The island is completely unpaved and there are no cars. Its 75 residents live in the fishing and lobstering industry. Visitors can make day trips to the island in the summer from Boothbay Harbor or New Harbor. However, they will only be able to spend three to four hours on the shore.
Monhegan is known for its unique combination of granite cliffs, crashing waves and light. It has been a popular destination for artists since around the 1800s. You’ll find many studios and galleries due to this long-term colony of artists and the dozen or so currently working there.
Monhegan is a favorite spot for birders, with its 12 miles of trails leading to remote corners or high headlands. Rogue waves and strong undertow can be constant hazards along the shoreline rocks on the island’s southern or back sides.
Victoria Mansion, Portland
Victoria Mansion, an exceptional villa in Italian style built in the middle of the 19th century, is a remarkable example. It is a stunning example of mid-Victorian architecture with exquisite interior details. Many of the original furnishings can be found in the house. They also offer a glimpse into the lives of Portland’s wealthy during the pre-civil War era.
There are many Maine historic homes that you can visit. They represent all eras, lifestyles, and eras. Victoria Mansion is a rare example of Victorian art, culture, and architecture.
Official site: http://victoriamansion.org/
Bowdoin College Museum of Art
On the Brunswick college campus, the Bowdoin College Museum of Art houses a permanent collection of over 20,000 pieces. These range from ancient Greek ceramics to a 15th century painting by Florentine artist Fra Angelico, 17th-century New England furniture, and mid-century modern furniture made by Charles Eames.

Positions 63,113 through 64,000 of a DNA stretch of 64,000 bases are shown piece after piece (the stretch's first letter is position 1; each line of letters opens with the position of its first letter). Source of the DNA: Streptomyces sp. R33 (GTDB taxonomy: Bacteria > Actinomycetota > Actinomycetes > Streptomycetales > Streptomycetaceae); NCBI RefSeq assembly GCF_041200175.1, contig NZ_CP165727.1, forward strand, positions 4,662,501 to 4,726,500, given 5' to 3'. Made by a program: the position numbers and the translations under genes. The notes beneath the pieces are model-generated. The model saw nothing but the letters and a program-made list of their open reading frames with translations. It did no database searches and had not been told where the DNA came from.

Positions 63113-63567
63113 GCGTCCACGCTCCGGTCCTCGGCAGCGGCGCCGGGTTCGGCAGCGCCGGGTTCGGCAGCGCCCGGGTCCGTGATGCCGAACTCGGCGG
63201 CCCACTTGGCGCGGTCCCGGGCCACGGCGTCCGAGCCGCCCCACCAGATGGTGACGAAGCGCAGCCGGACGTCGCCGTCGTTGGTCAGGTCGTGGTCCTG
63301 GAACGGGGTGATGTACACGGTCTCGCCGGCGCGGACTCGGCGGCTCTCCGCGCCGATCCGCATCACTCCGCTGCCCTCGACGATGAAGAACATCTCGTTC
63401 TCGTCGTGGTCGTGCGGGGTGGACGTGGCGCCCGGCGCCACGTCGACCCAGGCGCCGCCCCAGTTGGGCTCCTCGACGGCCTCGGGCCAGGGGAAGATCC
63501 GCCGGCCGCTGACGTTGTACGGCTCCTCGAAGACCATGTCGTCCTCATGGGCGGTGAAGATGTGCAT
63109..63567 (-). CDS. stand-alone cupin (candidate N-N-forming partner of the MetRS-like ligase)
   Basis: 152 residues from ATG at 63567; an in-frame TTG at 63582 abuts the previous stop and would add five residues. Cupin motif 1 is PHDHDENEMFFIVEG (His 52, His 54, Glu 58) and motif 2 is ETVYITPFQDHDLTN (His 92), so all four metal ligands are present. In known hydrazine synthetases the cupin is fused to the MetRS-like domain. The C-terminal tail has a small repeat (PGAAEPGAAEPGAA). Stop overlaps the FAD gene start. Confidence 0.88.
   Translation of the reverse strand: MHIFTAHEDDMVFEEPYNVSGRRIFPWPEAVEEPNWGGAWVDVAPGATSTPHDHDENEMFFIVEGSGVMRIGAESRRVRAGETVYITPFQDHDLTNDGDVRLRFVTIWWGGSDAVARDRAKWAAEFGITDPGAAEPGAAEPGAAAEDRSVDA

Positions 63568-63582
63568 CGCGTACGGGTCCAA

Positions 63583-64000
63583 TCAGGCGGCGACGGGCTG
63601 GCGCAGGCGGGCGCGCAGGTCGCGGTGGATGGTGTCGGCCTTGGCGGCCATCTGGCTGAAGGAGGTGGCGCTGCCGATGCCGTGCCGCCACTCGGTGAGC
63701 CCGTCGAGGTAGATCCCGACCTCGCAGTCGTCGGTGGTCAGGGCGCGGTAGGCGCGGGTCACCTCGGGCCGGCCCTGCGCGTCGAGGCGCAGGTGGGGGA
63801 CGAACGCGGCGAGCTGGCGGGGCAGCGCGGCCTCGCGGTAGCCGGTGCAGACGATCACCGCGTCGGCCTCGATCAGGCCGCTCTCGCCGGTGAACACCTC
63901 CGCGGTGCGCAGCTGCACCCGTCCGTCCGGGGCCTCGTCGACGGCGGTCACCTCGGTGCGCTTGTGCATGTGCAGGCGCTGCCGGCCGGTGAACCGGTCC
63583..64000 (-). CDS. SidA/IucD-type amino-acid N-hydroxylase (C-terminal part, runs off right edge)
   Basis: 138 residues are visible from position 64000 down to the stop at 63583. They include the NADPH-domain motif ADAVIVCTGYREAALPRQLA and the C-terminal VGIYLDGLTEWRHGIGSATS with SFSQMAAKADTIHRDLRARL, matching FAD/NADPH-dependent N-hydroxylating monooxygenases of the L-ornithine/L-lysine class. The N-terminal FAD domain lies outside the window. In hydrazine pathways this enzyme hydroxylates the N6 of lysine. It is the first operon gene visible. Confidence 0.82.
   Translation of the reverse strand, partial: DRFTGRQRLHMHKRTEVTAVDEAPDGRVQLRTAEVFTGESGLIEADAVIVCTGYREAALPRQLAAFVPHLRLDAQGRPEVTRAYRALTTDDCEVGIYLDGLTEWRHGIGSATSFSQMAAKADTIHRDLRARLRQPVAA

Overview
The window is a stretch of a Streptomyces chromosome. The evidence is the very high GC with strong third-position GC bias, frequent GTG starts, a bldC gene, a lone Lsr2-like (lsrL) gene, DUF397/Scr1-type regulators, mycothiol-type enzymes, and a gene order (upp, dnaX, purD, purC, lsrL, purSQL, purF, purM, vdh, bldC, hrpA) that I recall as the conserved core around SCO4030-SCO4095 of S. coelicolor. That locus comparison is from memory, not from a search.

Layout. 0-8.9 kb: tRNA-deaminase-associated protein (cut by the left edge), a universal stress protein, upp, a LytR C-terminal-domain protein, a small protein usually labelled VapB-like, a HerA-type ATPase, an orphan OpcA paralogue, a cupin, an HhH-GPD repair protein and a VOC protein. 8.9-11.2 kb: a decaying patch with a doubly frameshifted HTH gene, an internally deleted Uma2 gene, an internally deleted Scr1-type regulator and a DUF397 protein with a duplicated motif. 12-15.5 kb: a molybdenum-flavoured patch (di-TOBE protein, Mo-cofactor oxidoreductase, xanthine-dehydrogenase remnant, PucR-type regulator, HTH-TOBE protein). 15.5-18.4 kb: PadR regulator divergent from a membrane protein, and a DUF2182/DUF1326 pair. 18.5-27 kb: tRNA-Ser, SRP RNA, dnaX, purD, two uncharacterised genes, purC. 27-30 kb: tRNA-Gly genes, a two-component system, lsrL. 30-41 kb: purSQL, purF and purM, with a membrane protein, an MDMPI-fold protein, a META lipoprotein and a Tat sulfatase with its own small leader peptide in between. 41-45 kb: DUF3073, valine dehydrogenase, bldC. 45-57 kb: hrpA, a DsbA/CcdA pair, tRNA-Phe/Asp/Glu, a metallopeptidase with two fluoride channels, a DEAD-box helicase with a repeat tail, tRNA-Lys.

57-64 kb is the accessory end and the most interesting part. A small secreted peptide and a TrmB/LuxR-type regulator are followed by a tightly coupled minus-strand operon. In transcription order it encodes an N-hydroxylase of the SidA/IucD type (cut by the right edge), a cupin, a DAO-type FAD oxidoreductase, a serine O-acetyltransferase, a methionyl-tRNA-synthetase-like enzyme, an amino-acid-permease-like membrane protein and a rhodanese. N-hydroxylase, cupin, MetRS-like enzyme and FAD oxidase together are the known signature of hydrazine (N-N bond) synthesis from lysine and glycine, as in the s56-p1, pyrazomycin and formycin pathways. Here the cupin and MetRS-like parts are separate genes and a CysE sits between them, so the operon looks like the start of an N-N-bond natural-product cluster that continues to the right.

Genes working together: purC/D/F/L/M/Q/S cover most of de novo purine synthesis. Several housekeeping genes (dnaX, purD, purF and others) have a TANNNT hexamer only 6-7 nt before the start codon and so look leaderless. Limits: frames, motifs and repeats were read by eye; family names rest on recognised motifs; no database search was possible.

The collections include numerous works by Winslow homer, Rockwell Kent and Gilbert Stuart. This center is active in culture thanks to its rotating temporary exhibits, gallery talks and tours throughout the year.
Address: 245 Maine Street, Brunswick, Maine
You will pass through Wiscasset if you’re driving along the northern Maine Coast. This is the famous bottleneck on Route 1 and it’s not possible to get around if you are heading towards Boothbay Harbor or other coastal areas north. Wiscasset is worth the stop to see its historical houses, browse through art galleries, and visit antique shops.
The Nickels–Sortwell House is a magnificent Federal home located over looking Route 1. It has been beautifully restored and its rooms are furnished with antiques, art, period decorative features, and other historical items. The gardens are being restored to the original design and plantings.
Castle Tucker was constructed nearly 100 years later as the home for a sea captain. You can find many more historic homes and churches along the streets.
The long bridge over the Sheepscot River estuary connects the town wharf to the long waterfront. You can enjoy a full shore meal or a seafood lunch at Sprague’s, and then sit at one of the picnic tables by the water.